Craig Bauer: Attacking the Zodiac Killer

While writing Unsolved! The History and Mystery of the World’s Greatest Ciphers from Ancient Egypt to Online Secret Societies, it soon became clear to me that I’d never finish if I kept stopping to try to solve the ciphers I was covering. It was hard to resist, but I simply couldn’t afford to spend months hammering away at each of the ciphers. There were simply too many of them. If I was to have any chance of meeting my deadline, I had to content myself with merely making suggestions as to how attacks could be carried out. My hope was that the book’s readers would be inspired to actually make the attacks. However, the situation changed dramatically when the book was done.

I was approached by the production company Karga Seven Pictures to join a team tasked with hunting the still unidentified serial killer who called himself the Zodiac. In the late 1960s and early 70s, the Zodiac killed at least five people and terrorized entire cities in southern California with threatening letters mailed to area newspapers. Some of these letters included unsolved ciphers. I made speculations about these ciphers in my book, but made no serious attempt at cracking them. With the book behind me, and its deadline no longer a problem, would I like to join a code team to see if we could find solutions where all others had failed? The team would be working closely with a pair of crack detectives, Sal LaBarbera and Ken Mains, so that any leads that developed could be investigated immediately. Was I willing to take on the challenge of a very cold case? Whatever the result was, it would be no secret, for our efforts would be aired as a History channel mini-series. Was I up for it? Short answer: Hell yeah!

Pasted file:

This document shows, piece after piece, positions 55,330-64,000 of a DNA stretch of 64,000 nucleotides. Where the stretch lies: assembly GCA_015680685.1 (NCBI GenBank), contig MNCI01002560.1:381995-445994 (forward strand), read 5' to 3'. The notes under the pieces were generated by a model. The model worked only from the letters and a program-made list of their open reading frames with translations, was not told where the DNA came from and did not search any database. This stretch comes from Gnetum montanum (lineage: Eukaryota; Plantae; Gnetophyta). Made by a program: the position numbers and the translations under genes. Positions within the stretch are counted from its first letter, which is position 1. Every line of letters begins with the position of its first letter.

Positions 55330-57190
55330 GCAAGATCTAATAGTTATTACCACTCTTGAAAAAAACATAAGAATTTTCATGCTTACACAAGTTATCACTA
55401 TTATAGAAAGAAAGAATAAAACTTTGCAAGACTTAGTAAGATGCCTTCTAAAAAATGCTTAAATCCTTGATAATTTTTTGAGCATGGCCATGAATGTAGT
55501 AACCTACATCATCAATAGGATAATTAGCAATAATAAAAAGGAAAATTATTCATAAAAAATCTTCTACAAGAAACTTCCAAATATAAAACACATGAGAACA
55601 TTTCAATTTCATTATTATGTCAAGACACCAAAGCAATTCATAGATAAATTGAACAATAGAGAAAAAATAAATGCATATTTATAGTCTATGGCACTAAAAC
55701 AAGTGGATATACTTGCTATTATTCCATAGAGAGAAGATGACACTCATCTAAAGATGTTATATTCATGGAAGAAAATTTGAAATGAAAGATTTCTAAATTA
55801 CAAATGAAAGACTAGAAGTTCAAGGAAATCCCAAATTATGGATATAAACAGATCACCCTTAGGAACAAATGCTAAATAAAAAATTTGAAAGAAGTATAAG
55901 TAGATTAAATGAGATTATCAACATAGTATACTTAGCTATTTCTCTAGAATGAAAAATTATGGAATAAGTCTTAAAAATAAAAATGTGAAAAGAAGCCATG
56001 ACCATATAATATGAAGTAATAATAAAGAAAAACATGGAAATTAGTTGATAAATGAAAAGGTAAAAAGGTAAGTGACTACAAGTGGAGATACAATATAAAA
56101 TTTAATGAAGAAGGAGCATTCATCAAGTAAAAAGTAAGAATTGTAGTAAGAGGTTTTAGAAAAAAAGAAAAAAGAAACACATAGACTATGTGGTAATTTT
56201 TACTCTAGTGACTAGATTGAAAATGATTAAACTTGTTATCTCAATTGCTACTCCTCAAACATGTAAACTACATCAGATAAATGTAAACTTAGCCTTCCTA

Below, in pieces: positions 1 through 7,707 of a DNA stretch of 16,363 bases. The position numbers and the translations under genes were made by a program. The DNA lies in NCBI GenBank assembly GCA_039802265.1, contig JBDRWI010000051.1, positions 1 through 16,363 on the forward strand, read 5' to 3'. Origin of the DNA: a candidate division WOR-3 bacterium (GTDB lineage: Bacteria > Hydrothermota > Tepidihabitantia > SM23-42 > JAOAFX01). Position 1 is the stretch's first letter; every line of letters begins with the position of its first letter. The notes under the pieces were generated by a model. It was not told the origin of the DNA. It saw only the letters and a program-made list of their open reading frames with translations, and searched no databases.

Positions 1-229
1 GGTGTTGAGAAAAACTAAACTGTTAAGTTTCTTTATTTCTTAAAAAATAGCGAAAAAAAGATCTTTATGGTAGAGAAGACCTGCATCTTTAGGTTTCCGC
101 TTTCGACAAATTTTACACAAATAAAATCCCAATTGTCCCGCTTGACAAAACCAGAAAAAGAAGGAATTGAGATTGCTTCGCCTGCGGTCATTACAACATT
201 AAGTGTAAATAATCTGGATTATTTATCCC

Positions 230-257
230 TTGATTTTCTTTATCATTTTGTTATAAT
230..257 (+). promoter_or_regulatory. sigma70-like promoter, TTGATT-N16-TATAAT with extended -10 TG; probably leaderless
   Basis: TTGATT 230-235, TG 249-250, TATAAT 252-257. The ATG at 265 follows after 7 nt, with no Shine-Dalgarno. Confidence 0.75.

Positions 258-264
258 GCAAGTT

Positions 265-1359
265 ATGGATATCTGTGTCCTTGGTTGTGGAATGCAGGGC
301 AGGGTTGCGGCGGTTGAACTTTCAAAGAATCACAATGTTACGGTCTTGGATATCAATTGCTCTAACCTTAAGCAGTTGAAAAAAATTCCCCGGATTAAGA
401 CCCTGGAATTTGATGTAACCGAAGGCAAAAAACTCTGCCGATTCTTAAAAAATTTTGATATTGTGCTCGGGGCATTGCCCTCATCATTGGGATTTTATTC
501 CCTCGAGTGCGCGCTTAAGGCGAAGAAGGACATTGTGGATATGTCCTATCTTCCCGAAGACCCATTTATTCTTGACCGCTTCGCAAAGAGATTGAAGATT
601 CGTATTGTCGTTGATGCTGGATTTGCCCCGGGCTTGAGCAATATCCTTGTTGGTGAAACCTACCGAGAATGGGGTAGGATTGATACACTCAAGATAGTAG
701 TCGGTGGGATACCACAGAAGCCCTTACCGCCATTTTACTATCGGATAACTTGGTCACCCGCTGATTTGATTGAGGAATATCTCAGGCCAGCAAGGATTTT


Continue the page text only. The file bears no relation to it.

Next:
The final code team included two researchers I had corresponded with when working on my book, Kevin Knight (University of Southern California, Information Sciences Institute) and David Oranchak (software developer and creator of Zodiac Killer Ciphers. The other members were Ryan Garlick (University of North Texas, Computer Science) and Sujith Ravi (Google software engineer).

My lips are sealed as to what happened (why ruin the suspense?), but the show premieres Tuesday November 14, 2017 at 10pm EST. It’s titled “The Hunt for the Zodiac Killer.” All I’ll say for now is that it was a rollercoaster ride. For those of you who would like to see how the story began for me, Princeton University Press is making the chapter of my book on the Zodiac killer freely available for the duration of the mini-series. It provides an excellent background for those who wish to follow the TV team’s progress.

If you find yourself inspired by the show, you can turn to other chapters of the book for more unsolved “killer ciphers,” as well challenges arising from nonviolent contexts. It was always my hope that readers would resolve some of these mysteries and I’m more confident than ever that it can be done!

BauerCraig P. Bauer is professor of mathematics at York College of Pennsylvania. He is editor in chief of the journal Cryptologia, has served as a scholar in residence at the NSA’s Center for Cryptologic History, and is the author of Secret History: The Story of Cryptology. He lives in York, Pennsylvania.